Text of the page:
Ryan Towns, Assistant Director, CCA Texas STAR Tournament
“Where did you release those tagged redfish?” This is easily the question I get asked the most from curious STAR registrants.
We all know how big Texas is, from South Padre Island all the way up to Port Arthur, the Texas coast offers anglers nearly 600 miles of coast to fish. This means that our amazing CCA Texas STAR Tournament Volunteer Release Teams have many different spots to release these valuable tagged redfish.
The bottom line is we want our tagged redfish to be caught…and by STAR-registered anglers. To ensure our registered anglers have the best odds to catch them and claim their share of over $1,000,000 in prizes and scholarships, we release them in spots where people fish.
This year, we released 123 tagged redfish along the Texas coast, averaging a release every 4.8 miles.
Spots the redfish are released include boat ramps, piers, jetties, bridges, channels, flats, and popular spots in the bay. This year, we released 123 tagged redfish along the Texas coast, averaging a release every 4.8 miles. Therefore, there’s likely a tagged redfish closer than you think!
You may be wondering how our release program compares to others. Texas Parks and Wildlife Department has a 3 percent annual recapture rate on their tagged fish, meaning only 3 out of 100 fish will be caught in a year’s time. But they are not trying to get them caught right now. In short, we want these CCA STAR tags to be caught within 100 days. The CCA Texas STAR tournament supports a much higher recapture rate of 15 to 20 percent quarterly. Last year, a total of 37 tagged fish were caught. We do everything we can to achieve our goal of having these tagged redfish caught!
So far this year, high winds have been a big enemy for anglers to get out there but the next half of STAR could be “lights out” if the wind finally lays down. Now that you have a better idea of how many are out there and generally where they are released, here’s my personal advice on how to go about catching them.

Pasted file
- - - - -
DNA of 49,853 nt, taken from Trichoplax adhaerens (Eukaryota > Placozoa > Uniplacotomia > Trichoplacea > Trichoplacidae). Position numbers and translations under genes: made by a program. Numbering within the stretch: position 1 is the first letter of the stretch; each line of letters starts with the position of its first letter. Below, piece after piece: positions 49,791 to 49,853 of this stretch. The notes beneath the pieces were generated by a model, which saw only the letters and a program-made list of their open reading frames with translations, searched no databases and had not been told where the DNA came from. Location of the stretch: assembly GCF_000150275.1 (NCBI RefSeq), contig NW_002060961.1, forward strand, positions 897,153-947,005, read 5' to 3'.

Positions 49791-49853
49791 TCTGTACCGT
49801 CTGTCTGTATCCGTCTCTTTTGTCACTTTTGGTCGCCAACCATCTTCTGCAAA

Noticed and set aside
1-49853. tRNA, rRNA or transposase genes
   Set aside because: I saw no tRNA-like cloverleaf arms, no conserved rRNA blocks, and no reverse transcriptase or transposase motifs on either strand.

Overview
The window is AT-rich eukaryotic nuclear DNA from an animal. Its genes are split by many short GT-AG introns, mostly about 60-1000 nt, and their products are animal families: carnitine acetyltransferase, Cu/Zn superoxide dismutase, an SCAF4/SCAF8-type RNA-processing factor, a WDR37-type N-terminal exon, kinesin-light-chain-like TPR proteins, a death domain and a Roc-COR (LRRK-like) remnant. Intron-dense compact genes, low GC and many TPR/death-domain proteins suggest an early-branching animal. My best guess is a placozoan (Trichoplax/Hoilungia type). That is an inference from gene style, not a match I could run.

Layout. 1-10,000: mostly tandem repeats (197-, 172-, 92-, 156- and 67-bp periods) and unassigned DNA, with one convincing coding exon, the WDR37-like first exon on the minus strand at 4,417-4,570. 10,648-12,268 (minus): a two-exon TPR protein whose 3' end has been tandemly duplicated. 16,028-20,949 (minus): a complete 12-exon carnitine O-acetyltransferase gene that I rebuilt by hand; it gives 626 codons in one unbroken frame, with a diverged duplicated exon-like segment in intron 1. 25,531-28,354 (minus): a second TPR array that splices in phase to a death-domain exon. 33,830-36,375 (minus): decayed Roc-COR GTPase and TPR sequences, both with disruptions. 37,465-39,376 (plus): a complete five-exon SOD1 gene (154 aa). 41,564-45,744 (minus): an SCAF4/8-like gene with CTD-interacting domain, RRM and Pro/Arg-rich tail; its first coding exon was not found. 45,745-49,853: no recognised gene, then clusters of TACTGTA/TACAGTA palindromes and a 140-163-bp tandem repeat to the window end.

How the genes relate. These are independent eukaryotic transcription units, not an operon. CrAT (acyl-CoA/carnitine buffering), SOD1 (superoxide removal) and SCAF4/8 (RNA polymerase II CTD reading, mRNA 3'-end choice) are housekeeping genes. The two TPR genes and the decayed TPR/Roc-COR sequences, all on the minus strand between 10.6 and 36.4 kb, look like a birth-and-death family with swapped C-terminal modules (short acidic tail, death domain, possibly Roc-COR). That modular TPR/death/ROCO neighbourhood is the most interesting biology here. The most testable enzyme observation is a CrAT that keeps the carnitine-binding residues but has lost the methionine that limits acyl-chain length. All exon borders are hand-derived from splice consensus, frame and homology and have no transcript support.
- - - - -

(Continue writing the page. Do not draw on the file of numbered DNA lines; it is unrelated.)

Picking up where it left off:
I encourage you to put yourself into the mind of these redfish. For example, ask yourself these types of questions: What do they like? What kind of structure holds these fish? Is there bait nearby? Am I throwing what they like? Is my spot blown-out from the wind and, if so, where else might I fish today? All these factors play a huge role in targeting redfish.
When I am fishing, my eyes are constantly scanning the water for any little detail or advantage I can gain. Keep your head on a swivel. Whether it is a mullet jumping or birds on the water, nature provides a lot of clues to locate redfish. I find I have the most success when I lay out a game plan for myself and stick to it.
If they are biting on top, I love using a Heddon One Knocker Spook when fishing potholes or a grass line. If the bite is down low, switch to a Trout Support with a 1/8 oz. Lazer Trokar Magnum weighted swimbait hook, Texas Custom Double D Bone Diamond, or a Fat Boy. Most importantly, have confidence in what you’re throwing. This is critical to becoming a better angler.
As y’all know, even with the best game plan there is always going to be a caveat: the unknown. And it’s how you adapt to the unknown that will help determine your success in tracking these coveted redfish.